Utah Governor Gary Herbert’s Strategic Energy Plan claims that developing fossil fuel resources in Utah would boost the economy and provide jobs, but in other countries that hasn’t worked out so well. Economists have documented a phenomenon known as the “natural resource curse” —countries with resource-dependent economies are less resilient and more subject to socioeconomic woes than resource-poor countries with diverse economies.

A new study from Headwaters Econom­ics shows that Western counties in the six major oil- and gas-producing states in the U.S. West: Colorado, Montana, New Mexico, North Dakota, Utah, and Wyoming suffer from the natural resource curse.

The study found that, while oil and gas development provides short-term boost to employment and income, “when fossil fuel development plays a role in a local economy for a long period of time there are negative effects on per capita income, crime rates, and educational attainment.”

Oil and Gas Extraction as an Economic Develop­ment Strategy: http://headwaterseconomics.org/energy/ western-counties-fossil-fuel-development

Your tax dollars, working against wildlife

State Senator David Hinkins (R-Orangeville) wants to spend your tax dollars making sure that sage grouse and other endangered species don’t receive federal protection in Utah.

At the behest of oil industry lobbyists (and specifically in order to promote oil shale strip mining,) Hinkins has proposed a special fund to fight endangered species designations.

At the same time, nobody knows what happened to $800,000 the State of Utah gave to an organization called Sportsmen for Fish and Wildlife (a.k.a. Big Game Forever) to lobby for taking grey wolves off the federal Endangered Species List. Sportsmen for Fish and Wildlife can provide no detailed accounting and a legislative audit issued in October concluded that “we cannot ensure that state funds were used appropriately.” Sportsmen for Fish and Wildlife/Big Game Forever is known for advocating privatization of fish and wildlife. There are currently no wolves living in Utah.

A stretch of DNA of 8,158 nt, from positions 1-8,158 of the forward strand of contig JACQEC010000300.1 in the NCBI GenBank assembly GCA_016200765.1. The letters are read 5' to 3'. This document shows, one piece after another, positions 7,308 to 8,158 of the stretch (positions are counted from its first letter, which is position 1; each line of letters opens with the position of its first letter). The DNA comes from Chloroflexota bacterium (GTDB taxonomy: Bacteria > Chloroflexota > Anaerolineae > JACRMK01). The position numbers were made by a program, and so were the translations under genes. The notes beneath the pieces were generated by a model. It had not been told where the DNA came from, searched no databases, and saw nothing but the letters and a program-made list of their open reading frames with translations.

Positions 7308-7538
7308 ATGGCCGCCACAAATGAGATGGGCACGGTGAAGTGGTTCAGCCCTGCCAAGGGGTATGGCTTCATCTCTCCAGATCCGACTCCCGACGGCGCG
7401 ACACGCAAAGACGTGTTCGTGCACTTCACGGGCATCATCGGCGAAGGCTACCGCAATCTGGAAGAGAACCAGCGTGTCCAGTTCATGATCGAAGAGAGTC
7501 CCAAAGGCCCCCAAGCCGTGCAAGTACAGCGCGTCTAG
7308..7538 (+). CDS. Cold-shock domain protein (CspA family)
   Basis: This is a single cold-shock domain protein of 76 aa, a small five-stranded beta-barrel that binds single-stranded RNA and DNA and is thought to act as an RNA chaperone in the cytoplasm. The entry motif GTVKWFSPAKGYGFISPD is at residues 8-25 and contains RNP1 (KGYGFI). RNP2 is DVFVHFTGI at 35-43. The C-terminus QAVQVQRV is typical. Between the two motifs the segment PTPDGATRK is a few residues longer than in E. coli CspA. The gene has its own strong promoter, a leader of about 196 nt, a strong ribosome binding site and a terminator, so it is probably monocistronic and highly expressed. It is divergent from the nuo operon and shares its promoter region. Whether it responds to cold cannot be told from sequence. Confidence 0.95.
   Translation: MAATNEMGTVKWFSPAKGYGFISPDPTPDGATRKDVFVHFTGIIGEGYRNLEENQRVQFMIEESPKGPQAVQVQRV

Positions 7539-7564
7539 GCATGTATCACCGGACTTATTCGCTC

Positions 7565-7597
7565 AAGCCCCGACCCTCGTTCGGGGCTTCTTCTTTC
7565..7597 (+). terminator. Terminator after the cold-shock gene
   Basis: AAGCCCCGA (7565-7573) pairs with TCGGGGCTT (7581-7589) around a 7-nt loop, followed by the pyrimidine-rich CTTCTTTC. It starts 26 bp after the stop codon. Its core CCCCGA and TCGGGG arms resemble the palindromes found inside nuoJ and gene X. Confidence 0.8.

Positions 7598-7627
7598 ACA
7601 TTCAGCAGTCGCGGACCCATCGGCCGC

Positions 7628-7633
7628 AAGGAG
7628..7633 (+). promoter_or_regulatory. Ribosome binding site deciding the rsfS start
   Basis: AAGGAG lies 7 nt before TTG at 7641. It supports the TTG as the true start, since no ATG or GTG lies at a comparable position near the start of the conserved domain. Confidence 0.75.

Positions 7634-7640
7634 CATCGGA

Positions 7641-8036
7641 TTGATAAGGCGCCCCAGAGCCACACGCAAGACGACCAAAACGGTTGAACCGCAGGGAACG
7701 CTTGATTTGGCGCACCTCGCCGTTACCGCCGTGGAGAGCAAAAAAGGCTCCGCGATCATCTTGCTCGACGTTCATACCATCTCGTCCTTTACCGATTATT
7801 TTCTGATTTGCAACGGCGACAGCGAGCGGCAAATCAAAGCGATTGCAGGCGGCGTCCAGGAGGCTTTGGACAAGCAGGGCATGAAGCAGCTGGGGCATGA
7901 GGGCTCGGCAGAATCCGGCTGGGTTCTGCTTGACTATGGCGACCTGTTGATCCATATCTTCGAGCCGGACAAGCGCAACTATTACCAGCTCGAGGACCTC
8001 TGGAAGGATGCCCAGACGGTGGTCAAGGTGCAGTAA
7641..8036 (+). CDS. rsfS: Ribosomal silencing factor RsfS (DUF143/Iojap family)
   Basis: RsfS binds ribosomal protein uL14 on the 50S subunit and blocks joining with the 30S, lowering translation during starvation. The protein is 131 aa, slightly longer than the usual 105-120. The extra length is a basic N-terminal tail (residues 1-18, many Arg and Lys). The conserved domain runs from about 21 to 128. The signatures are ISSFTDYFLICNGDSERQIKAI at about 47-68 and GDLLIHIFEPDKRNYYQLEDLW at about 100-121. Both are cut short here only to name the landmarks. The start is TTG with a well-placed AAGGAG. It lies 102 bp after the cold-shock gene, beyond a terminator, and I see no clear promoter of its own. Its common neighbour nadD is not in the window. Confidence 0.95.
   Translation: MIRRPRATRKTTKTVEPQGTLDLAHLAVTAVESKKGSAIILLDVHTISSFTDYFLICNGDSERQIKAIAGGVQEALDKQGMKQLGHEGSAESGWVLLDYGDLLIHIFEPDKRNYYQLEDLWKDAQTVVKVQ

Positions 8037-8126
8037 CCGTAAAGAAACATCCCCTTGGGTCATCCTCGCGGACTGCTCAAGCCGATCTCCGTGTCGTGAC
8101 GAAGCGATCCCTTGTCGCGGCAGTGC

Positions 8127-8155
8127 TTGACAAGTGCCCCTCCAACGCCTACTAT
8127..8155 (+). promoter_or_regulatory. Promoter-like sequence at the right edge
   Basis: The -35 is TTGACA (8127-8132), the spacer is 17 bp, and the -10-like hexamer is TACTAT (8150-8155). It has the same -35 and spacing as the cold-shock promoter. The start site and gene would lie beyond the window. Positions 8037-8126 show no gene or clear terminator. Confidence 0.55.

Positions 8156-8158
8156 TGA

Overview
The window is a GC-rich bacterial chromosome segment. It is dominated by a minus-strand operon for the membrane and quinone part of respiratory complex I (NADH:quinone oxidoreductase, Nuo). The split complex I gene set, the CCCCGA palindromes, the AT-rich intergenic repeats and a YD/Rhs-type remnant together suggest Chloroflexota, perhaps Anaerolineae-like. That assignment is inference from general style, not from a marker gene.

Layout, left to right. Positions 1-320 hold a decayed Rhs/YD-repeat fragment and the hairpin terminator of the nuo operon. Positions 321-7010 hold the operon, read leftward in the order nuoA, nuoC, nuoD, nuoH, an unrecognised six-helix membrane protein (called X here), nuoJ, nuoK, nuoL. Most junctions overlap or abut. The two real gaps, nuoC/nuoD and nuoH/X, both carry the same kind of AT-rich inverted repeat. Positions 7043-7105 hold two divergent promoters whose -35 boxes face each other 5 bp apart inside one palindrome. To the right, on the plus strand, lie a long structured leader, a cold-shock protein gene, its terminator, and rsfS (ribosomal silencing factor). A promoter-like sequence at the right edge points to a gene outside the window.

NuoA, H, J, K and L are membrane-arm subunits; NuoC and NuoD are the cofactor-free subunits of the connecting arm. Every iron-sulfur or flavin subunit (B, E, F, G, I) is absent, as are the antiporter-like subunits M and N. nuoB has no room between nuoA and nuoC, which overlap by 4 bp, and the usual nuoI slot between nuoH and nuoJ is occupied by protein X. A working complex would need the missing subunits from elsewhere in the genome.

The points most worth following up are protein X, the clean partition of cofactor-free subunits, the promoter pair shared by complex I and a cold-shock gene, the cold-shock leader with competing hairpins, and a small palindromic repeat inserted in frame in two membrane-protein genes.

Audit of Wolf Management Funds: http://le.state.ut.us/audit/13_11rpt.pdf

S-Line connects Sugar House to TRAX

On December 7, the Sugar House community broke out donuts and hot chocolate to celebrate the grand opening of the new S-Line that connects the 2100 South (Central Pointe) TRAX stop with the Sugar House shopping districts. The traffic construction nuisance on 1300 East in Sugar House is also a step toward a more walkable neighborhood—they are building a pedestrian tunnel connecting Sugar House Park with Hidden Hollow and the Sugar House Business District.

S-Line Schedule: http://rideuta.com/mc/?page=Bus-BusHome-Route720

SLC offers Resident Transit Pass

A report earlier this year found that the Utah Transit Authority (UTA) charges among the highest fares in the country ($2.50 for a single ride), but starting in 2014 Salt Lake City residents will be able to purchase a UTA transit pass for $350/year (payable in monthly installments).

The break-even point is 140 rides, or 70 round trips. The lower cost is hoped to encourage more people to take the bus or train and it could help reduce congestion and pollution from automobile exhaust. The City says that the Resident Pass Program is the first of its kind in the country. (A similar program for the San Francisco Bay area costs $76/month.) Right now it’s only available to people who can prove residency in Salt Lake City, but if the idea is successful, it could spread to other Wasatch Front communities.

SLC Resident Transit Pass Program: http://slcgov.com/transitpass.

Don’t like the air? Do something about it

Utah Moms for Clean Air says: Call Gov. Herbert and tell him how cranky you are about the bad air. Tell him to limit industrial pollution and ask for real solutions to air quality problems on the Wasatch Front.

Governor Gary Herbert: 801-538-1000.


This article was originally published on December 30, 2013.